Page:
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What Does It Mean That God Is Just To Forgive?

God is just

“If we confess our sins, he is faithful and just to forgive us our sins and to cleanse us from all unrighteousness.” 1 John 1:9

“God, I screwed up….”

Do you realize what wonderful glory you are accessing when you utter those words from a penitent heart? Your confession is connected to the character of God and it leads to action from God.

He is faithful…He never fails. He never lets down. He never fails to respond consistently to our confession. He always applies His great and wonderful promises of grace and mercy to our humble confession. Always.

This is where we typically put an emphasis on this verse. We rightly note how God’s loving and merciful character leads to his action of forgiving us and cleansing us of unrighteousness. God is faithful to respond to your confession with His cleansing grace.

But John wants us to connect these actions to another aspect of God’s character; namely, He is just. This means that God is righteous in forgiving a penitent sinner. It is consistent with His character and it is the right thing to do. It is right for God to cleanse the one who asks for cleansing.

He will forgive you, and it’s right for him to do it.

He will cleanse you, and it’s right for him to do it.

Consider the implications of this, though. This means that it would be unjust for God to withhold forgiveness from you when you confess. It also means that the righteous character of God also works to remove the stain which accompanies that which we are confessing.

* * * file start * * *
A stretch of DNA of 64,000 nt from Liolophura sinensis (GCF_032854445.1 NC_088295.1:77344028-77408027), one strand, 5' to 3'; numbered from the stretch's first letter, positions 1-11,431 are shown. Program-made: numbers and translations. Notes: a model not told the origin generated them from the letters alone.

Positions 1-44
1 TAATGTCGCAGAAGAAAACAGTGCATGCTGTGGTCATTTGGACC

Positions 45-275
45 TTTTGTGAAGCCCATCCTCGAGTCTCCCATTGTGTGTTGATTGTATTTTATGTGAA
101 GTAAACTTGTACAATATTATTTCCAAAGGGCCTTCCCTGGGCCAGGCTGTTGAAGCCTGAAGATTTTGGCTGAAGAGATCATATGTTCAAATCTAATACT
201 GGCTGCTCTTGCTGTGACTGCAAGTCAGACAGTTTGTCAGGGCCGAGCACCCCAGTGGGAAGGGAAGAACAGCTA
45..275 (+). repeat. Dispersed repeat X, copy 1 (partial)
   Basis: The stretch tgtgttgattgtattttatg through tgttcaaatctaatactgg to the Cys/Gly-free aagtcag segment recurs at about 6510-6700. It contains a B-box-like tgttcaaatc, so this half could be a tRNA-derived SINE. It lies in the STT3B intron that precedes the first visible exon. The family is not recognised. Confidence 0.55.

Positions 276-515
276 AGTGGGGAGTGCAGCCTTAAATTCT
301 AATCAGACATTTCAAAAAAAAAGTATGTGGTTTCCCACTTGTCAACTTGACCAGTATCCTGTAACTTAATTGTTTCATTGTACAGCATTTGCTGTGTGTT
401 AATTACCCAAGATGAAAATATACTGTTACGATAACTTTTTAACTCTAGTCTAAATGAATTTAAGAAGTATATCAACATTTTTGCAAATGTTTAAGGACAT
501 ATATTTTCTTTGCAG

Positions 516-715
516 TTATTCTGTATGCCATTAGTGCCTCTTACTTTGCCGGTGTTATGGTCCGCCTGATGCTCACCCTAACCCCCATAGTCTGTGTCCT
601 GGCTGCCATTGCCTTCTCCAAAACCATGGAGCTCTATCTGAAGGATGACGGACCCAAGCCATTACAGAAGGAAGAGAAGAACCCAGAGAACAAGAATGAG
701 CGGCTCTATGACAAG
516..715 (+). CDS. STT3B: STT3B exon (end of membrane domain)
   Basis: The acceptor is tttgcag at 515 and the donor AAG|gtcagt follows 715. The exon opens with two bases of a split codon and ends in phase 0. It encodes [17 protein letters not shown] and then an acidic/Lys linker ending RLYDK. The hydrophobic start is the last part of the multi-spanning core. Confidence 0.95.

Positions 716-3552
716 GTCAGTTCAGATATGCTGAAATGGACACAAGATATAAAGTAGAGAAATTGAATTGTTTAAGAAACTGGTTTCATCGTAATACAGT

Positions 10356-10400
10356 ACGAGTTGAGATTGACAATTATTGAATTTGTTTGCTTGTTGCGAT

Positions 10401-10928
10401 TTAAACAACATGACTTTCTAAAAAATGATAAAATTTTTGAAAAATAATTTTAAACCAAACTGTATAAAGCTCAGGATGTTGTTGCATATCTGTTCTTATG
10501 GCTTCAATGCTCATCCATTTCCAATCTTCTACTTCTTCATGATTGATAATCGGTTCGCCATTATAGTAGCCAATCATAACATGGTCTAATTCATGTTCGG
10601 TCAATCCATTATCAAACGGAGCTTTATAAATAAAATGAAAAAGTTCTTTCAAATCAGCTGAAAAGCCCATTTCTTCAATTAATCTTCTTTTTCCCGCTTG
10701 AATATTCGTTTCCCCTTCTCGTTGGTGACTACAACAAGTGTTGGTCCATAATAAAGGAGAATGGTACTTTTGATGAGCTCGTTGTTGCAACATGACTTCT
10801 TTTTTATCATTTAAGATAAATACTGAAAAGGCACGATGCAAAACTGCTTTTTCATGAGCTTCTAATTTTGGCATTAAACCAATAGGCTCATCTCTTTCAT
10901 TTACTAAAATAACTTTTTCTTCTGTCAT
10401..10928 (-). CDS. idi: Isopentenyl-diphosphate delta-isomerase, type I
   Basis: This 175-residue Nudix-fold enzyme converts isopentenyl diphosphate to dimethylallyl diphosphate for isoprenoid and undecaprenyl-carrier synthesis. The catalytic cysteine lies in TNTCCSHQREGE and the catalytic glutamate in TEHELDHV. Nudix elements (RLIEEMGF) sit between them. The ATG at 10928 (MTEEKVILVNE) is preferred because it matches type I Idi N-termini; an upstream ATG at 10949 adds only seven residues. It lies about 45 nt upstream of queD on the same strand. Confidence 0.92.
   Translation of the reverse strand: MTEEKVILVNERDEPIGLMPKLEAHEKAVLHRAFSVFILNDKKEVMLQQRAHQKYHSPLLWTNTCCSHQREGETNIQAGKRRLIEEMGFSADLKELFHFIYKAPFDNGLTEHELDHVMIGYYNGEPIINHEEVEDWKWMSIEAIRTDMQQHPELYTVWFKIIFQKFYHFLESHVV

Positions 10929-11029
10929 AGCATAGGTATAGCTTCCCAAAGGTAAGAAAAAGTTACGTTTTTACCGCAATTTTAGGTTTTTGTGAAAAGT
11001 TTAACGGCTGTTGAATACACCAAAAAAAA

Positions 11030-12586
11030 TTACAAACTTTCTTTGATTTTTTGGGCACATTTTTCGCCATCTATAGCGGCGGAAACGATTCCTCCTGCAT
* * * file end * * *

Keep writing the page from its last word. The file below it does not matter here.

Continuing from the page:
If you have confessed your sin, live as if it’s been cast into the ocean to be seen no more. If you have confessed your sin, don’t be surprised by the scrubbing that’s coming. God doesn’t just forgive, he also cleanses. He un-dragons us.

But this also means—and you can see the connection here with verse 8—that it would be unjust for God to forgive and cleanse you apart from confession. It would be unrighteous for God to grant forgiveness to someone who desires to continue in rebellion.

I believe understanding this verse helps us to also understand how to faithfully apply Ephesians 4:32. In the same way that God forgives, so also do we. It’s unjust for God to forgive and cleanse apart from confession. So what does this mean for us?

This speaks nothing of our desire or posture of forgiveness. As in 1 John 1:8-9 it appears that God’s faithful character means that He is ready to forgive upon confession. But if we foolishly continue in our lie and say “we have no sin” (or “we have nothing to repent of”), then we are withholding this forgiveness and cleansing from ourselves. This would have massive ramifications for how we evangelicals typically treat those who are caught in sin.

I believe this misunderstanding is connected to our propensity to shame victims and protect perpetrators. We are quick to talk about our need to forgive the wrong-doer and we labor to cleanse them of the consequences of their actions and often this is without any evidence of confession. This is not just.

Let us be bold in confessing. And let us be bold in living in the forgiveness and cleansing purchased for us by the Lord Jesus. Let us lean into the truth that God’s justice executed in the shed blood of Jesus requires that penitent sinners are forgiven and cleansed. And let us fully acknowledge the necessity of a life of repentance*.

 

*I realize that some could take these words here to develop a theology which would be contrary to the gospel. What I mean is that some could assume that this verse (or my words here) are teaching that if you have any unconfessed sin upon your deathbed then you will be unable to access forgiveness and cleansing. I don’t believe such a position is defensible. We are united to Christ upon faith and repentance and we are united to the whole of Christ and the whole of His work. I believe what 1 John is talking about here is how to consistently live out this eternal gospel. This is why I chose that phrase “a life of repentance.” That is what is consistent with redemption.

This article originally appeared here.

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Mike Leake is husband to Nikki and father to Isaiah and Hannah. He is also the lead pastor at Calvary of Neosho, MO. Mike is the author of Torn to Heal and his writing home is http://mikeleake.net